The 31% growth in Consulting Services in fiscal 2012 was impressive and the company delivered similar growth in Unified Communications and a slightly higher 36% growth in payment processing. For payments, Integrated Research has partnered with ACI Worldwide, a company that dominates the payment-processing market.
Despite the sluggish US economy, the Americas was Integrated Research’s fastest growing region. Americas revenue jumped 25% last year. The company is focussed on getting all of its regions firing at once, and a reasonably sluggish (at least relatively speaking) 6% growth in Europe and a slight decline in Asia Pacific are areas of focus for management (with some new staff now also on board) in the 2013 financial year.
Pay it again, Sam
Integrated Research, like many software vendors, enjoys a high level of recurring revenue. The company’s revenue model is two-fold: customers pay upfront licence fees to use the software, plus they pay annual maintenance fees, typically 20% of the licence fee, for the lifetime of the customer relationship. With a remarkable 90+% retention rate, recurring revenue represents 34% of total revenue today.
We love recurring revenue models for several reasons. During difficult economic times, recurring revenue provides a safety cushion of cash flow that can get a company through the turmoil. Businesses may delay a new purchase, but they are less likely to cut maintenance expenditures.
This in turn makes leadership more effective because it can adjust strategy with the benefit of time. More exciting is that recurring revenue compounds with the addition of layer after layer of new customers, especially with a 90+% retention rate.
The software business is brutally competitive, but the silver lining is in the high margins and maintenance. Once you’ve written all the code, the software itself is practically free to manufacture and distribute. Integrated Research currently operates on a net margin of 18.5%.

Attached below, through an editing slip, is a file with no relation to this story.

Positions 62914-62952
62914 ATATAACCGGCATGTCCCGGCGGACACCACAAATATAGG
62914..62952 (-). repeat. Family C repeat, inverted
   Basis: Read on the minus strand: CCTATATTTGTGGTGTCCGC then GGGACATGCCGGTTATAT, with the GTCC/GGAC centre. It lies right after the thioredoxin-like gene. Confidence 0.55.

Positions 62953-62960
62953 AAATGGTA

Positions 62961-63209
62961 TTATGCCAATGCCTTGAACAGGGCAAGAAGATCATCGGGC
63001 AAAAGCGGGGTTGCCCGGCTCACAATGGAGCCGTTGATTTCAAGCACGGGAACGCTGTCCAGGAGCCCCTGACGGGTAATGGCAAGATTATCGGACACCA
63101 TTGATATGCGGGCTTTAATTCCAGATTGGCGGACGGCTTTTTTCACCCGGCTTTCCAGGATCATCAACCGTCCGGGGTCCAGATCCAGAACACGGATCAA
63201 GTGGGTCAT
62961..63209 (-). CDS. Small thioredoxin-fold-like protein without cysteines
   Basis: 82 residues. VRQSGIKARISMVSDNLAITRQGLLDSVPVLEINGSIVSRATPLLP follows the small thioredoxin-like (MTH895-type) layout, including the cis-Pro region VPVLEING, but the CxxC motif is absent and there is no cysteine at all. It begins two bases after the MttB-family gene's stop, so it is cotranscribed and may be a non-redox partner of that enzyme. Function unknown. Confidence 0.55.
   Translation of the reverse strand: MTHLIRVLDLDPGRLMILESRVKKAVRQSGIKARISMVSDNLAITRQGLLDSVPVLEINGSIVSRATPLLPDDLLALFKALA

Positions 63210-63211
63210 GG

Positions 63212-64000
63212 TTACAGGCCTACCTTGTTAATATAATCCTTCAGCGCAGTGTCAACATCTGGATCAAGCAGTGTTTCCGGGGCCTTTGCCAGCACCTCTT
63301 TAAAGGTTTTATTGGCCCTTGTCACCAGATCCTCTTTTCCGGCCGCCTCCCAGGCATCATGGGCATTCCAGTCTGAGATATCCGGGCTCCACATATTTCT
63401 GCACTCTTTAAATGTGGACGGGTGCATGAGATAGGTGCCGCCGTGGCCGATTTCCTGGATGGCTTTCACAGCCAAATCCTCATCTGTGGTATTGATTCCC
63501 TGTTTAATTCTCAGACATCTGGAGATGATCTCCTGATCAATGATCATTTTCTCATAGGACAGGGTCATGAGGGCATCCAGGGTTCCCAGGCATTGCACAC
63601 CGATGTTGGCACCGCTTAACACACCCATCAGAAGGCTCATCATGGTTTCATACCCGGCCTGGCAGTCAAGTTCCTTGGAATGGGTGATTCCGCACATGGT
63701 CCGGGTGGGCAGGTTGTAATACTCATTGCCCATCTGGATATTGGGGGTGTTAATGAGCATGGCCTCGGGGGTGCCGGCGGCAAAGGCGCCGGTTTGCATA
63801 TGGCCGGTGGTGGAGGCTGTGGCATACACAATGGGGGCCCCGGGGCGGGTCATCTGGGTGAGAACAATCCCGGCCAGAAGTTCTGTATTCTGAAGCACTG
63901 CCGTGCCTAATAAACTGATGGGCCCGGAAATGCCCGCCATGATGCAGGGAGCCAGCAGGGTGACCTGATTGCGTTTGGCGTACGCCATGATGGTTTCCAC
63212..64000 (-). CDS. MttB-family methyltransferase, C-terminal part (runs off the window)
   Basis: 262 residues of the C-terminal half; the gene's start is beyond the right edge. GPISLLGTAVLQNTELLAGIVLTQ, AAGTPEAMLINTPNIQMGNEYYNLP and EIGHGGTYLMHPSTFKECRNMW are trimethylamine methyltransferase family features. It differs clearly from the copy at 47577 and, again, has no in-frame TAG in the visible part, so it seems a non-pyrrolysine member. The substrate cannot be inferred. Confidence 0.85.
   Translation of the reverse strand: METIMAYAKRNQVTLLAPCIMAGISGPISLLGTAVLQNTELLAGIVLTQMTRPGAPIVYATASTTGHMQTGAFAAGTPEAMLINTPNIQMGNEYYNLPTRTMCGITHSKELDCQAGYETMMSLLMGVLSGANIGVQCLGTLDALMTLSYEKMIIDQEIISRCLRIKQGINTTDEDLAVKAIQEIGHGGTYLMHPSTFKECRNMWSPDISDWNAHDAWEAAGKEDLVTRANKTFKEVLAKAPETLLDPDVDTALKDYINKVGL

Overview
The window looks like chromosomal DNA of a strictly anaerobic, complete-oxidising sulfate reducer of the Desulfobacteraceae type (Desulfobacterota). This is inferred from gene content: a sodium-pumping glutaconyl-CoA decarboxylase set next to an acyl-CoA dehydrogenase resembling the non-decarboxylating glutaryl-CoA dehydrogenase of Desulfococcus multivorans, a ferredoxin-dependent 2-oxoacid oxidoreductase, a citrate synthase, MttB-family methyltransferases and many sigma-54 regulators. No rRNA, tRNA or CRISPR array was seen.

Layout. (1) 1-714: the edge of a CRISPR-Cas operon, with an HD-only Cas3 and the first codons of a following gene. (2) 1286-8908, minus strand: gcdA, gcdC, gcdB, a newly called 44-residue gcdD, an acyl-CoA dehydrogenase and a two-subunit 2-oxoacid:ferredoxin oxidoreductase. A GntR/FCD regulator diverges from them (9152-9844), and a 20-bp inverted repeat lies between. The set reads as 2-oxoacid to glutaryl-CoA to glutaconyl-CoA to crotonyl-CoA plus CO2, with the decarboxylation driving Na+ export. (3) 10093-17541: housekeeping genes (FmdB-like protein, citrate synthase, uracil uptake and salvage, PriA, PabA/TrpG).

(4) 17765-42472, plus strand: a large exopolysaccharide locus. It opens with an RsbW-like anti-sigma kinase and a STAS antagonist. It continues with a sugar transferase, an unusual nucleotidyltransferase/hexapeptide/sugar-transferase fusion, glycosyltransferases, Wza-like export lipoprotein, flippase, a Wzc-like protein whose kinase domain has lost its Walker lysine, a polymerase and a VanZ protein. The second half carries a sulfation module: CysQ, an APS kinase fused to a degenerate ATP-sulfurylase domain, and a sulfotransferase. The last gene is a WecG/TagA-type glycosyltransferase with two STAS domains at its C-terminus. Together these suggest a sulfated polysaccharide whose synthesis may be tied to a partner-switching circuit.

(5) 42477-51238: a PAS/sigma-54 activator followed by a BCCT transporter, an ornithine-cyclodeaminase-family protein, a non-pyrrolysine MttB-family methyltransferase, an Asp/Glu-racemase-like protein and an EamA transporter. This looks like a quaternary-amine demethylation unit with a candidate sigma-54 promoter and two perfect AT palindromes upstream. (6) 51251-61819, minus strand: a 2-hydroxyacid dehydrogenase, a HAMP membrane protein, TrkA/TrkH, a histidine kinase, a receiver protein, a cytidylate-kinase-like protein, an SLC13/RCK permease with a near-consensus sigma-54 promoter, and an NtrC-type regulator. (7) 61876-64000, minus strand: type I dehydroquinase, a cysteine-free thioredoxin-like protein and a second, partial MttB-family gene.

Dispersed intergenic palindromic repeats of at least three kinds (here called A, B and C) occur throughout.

Management are focused on controlling expenses, capping growth at a low 6% in 2012. As increasing sales and recurring maintenance revenue hit the top line, management’s focus on cost control will result in more dollars falling to the bottom line.
With a market capitalisation of around $150 million, Integrated Research is debt-free and flush with cash — $12.0 million as of 30 June 2012. It continues to sensibly invest around 20% of revenue in research and development — the pipeline of future growth.
Management increased the final dividend to 3 cents, bringing the total 2012 dividend to five cents. With a stock price of around $0.90 cents, that’s a very healthy dividend yield of 5.5%. While a P/E of 16.8 times doesn’t appear screamingly cheap, we think the growth potential makes it an attractive price.
Although most competitors are relatively small, competition is always a major risk. Software is built layer upon layer, and while this ensures superior product capabilities in established players, such as Integrated Research, it can hinder their ability to capitalise on the latest software trends.
With most of Integrated Research’s revenue coming from the U.S. and, to a lesser extent, Europe, currency movements are another risk. To mitigate this risk, Integrated Research hedges a portion of its expected revenue six to nine months out. Nonetheless, a large, rapid change in exchange rates could adversely affect reported income.
The greatest risk is from the speed of the global economic recovery combined with Integrated Research’s exposure to banking. Banks are Integrated Research’s largest customers, and if the global economy falters, these financial institutions may postpone spending on new software.
Foolish Bottom Line
Integrated Research’s reasonable price and attractive dividend yield present an attractive value proposition. When combined with the growth catalysts of unified communications, payment processing and consulting services, this company epitomises growth at a reasonable price.
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Last updated: 25th September 2012
This report has been updated by Scott Phillips. Employees and contractors of The Motley Fool, including Bruce Jackson and Scott Phillips may have an interest in any shares mentioned in this free report. These interests can change at any time. The Motley Fool has a clear and concise disclosure policy.